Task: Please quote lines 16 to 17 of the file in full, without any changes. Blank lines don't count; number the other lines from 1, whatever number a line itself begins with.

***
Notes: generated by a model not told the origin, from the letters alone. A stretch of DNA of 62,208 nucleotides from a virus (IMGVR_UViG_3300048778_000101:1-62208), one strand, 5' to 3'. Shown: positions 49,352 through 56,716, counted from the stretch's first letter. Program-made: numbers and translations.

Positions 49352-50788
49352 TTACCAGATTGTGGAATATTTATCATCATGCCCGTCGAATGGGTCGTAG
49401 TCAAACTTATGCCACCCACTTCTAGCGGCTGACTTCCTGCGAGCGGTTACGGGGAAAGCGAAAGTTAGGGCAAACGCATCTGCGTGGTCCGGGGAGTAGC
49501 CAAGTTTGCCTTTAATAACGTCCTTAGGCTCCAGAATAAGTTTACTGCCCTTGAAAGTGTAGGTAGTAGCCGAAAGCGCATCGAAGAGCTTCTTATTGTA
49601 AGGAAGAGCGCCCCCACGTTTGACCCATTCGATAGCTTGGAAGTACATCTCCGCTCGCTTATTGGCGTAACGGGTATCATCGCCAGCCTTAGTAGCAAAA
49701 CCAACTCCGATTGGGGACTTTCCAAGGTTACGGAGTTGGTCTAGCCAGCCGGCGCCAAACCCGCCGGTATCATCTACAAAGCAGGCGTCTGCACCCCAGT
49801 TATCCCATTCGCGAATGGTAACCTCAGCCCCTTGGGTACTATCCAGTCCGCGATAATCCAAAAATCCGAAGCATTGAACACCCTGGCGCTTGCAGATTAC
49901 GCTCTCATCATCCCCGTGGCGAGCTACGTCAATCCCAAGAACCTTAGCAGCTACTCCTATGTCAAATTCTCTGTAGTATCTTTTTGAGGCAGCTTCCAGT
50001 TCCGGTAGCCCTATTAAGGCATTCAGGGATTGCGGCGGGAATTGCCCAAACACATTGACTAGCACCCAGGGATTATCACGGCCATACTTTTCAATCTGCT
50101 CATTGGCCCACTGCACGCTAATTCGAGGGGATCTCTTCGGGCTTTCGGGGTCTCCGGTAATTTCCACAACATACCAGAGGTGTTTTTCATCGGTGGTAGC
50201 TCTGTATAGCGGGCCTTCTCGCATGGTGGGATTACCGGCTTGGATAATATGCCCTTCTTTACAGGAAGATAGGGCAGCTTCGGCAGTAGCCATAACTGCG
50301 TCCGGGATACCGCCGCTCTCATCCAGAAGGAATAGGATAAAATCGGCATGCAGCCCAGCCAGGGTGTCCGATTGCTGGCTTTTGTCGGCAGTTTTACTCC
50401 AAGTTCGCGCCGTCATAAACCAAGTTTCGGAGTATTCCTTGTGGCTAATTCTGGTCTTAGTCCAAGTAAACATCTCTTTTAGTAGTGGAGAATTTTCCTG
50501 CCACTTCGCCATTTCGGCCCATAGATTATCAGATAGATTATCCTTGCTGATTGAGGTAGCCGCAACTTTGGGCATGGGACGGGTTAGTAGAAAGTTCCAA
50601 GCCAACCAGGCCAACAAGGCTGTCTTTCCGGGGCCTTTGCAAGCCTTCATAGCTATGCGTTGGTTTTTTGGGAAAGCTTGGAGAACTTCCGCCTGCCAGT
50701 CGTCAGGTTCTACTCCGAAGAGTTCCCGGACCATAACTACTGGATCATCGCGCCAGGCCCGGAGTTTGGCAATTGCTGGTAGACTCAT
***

50601 GCCAACCAGGCCAACAAGGCTGTCTTTCCGGGGCCTTTGCAAGCCTTCATAGCTATGCGTTGGTTTTTTGGGAAAGCTTGGAGAACTTCCGCCTGCCAGT
50701 CGTCAGGTTCTACTCCGAAGAGTTCCCGGACCATAACTACTGGATCATCGCGCCAGGCCCGGAGTTTGGCAATTGCTGGTAGACTCAT